Macy’s, Inc. (NYSE:M) could serve as a case study for all of the ‘dos’ any retailer should follow. The company which runs the namesake Macy’s and Bloomingdale department-store chains has come out with a solid performance in the first quarter, beating all expectations for earnings. The company posted adjusted earnings of $0.55 per share on revenue of $6.39 billion. Analysts were expecting $0.51 per share on the same revenue.
More significant is the fact that despite bad weather that affected the overall retail environment and weakness in consumer spending, the company still posted same-store sales growth of 3.8%. If we exclude the effect of the company’s licensing agreements with Finish Line, etc., then the same-store growth would look even more impressive at 4.4%.
Macy’s, Inc. (NYSE:M) is witnessing solid demand for handbags, watches, menswear, and luggage. But its success is much more deep-rooted. Let us find out.
Connecting with customers
The key to Macy’s, Inc. (NYSE:M) success lies in its ability to understand exactly what the customer wants and satisfy them. In the competitive retail environment the company has been able to carve a niche for itself largely on account of its exclusive merchandise customized to suit local tastes. Almost half of the company’s sales come from exclusive and limited-distribution goods.
Through its MAGIC Selling Program, Macy’s, Inc. (NYSE:M) knows exactly what buyers prefer. As part of this initiative, the company trains its employees to be friendlier by following a few simple steps. These include striking a connection with customers, asking questions and listening, providing them with options and advice, inspiring them to buy, and celebrating the purchase. (I wish J.C. Penney Company, Inc. (NYSE:JCP) had taken the cue from Macy’s and had started listening to its customers earlier. It might have just avoided its current debacle.)
Macy’s, Inc. (NYSE:M) is a true omni-channel retailer. It has created a seamless shopping experience for its customers through its stores, websites, and mobile apps. More than half the customers look up the products online before visiting the store. And research has proven that among the people who search for information about a product online, more than 60% of purchase it from the nearby store rather than purchasing it online. So buyers do not like to be limited by rigid channels. Macy’s understands this.
Macy’s, Inc. (NYSE:M) is also making a big push for the millennial market, which targets the age group of 16-30. By the end of 2013, it expects to launch 13 millennial brands and expand the existing 11. This will augment same-store growth.
Clever merchandising strategy
Through its “My Macy’s” localization strategy, the company ensures that each store is stocked according to the tastes and preferences of individual neighborhoods. This is a reversal of traditional department-store retailing where all stores stock all product lines.
And in case buyers demand something that is not available in the stores, the products are easily procured from other stores serving as fulfillment centers and delivered to the buyer’s doorstep. By the end of this year Macy’s, Inc. (NYSE:M) would have 500 stores that would fulfill orders from other stores as well as the company’s online and mobile orders. This would ensure optimum store inventory and faster turnover.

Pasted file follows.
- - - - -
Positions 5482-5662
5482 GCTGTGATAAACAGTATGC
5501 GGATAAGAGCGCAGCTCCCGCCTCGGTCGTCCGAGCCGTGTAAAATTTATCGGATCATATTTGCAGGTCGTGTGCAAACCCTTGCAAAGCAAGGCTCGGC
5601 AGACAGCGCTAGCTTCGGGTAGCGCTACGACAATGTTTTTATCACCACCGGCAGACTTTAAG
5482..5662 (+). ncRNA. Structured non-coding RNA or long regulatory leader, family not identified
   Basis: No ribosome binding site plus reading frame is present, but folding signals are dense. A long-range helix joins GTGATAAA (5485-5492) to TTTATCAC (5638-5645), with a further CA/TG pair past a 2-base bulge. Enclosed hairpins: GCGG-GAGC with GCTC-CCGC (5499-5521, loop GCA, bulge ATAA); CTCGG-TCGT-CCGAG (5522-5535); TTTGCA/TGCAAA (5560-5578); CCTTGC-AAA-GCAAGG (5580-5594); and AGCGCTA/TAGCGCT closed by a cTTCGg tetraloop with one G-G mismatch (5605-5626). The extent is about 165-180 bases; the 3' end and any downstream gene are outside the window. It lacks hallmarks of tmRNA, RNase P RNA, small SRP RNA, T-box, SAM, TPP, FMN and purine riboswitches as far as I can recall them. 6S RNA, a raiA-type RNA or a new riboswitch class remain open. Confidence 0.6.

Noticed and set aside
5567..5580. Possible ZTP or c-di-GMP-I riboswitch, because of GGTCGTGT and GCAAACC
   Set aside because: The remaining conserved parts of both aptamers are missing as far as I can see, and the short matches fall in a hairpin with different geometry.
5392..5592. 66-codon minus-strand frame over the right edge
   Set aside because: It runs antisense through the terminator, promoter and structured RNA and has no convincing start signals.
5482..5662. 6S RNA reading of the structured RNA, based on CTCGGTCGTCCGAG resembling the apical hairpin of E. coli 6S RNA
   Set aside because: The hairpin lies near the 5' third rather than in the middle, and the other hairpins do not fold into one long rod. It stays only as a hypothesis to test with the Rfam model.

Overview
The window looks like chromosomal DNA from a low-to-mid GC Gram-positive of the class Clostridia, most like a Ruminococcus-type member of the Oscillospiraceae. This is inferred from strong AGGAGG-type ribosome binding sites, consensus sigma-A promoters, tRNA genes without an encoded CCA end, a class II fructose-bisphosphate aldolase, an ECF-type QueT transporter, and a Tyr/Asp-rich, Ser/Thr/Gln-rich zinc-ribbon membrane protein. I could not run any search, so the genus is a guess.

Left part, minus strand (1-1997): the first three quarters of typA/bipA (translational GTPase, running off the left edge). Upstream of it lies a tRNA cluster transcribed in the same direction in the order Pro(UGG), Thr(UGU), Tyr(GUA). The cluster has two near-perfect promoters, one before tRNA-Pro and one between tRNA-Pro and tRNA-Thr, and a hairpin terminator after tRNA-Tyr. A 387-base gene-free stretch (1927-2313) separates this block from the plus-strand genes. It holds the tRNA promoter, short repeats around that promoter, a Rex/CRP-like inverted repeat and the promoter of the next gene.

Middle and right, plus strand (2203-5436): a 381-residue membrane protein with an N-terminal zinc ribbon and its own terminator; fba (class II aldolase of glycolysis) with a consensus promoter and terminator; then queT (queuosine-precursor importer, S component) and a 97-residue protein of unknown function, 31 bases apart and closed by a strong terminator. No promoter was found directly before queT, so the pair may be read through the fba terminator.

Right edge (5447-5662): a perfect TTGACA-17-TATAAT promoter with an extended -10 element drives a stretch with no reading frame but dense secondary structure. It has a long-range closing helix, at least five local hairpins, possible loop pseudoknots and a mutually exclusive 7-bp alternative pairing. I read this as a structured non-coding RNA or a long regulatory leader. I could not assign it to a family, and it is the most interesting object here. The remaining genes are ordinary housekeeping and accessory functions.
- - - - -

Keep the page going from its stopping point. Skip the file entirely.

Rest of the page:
Already with some 292 fulfillment stores (as of February 2, 2013) Macy’s has achieved much superior inventory control than its peers. After the retailers replenished their stock in the first quarter, Nordstrom, Inc. (NYSE:JWN) had 8.2% higher inventory year over year, and Kohl’s Corporation (NYSE:KSS) had 14.7% higher inventory. In comparison, Macy’s, Inc. (NYSE:M) inventory was up by just 3%. And we are not counting J. C. Penney, which lowered its stock by 9.3%.
Another key to Macy’s success is its overall cost discipline. It has kept its cost of goods sold under control and achieved impressive gross margins of 38.8% during the first quarter.
Also, the company’s selling and general administrative expenses was 32% of sales compared to 32.4% in the year ago quarter. This led to an improvement in the operating margins from 6.4% in the year ago quarter to 6.8% in the current quarter.
Scoring above competitors
Out of the mall-based retailers like Nordstrom, Inc. (NYSE:JWN), J.C. Penney Company, Inc. (NYSE:JCP), and Macy’s, Inc. (NYSE:M), the latter has turned in the best quarterly performance.
Nordstrom, Inc. (NYSE:JWN) missed both the revenue and earnings estimates of analysts. It posted earnings of $0.73 per share on revenue of $2.75 billion. Analysts had estimated $0.76 per share on revenue of $2.81 billion. Same-store sales for the retail segment increased 2.7% as the company saw a quieter first couple of months.
While sales trends have improved in April, concerns remain over Nordstrom, Inc. (NYSE:JWN)’s increasing expenses, which are pressurizing margins. The company’s gross margin has declined from 39.7% to 39.1% during the first quarter, while operating margin fell from 10.4% to 10.0%.
As for J.C. Penney Company, Inc. (NYSE:JCP), the less we say about its performance, the better. It posted an adjusted net loss of $289 million, or $1.31 per share, while its revenue was down 16.4% year over year to $2.6 billion. Same-store sales growth was a negative 16.6%. Gross margin fell to 30.8% as the company stepped up its promotions in an effort to reverse its falling sales trends.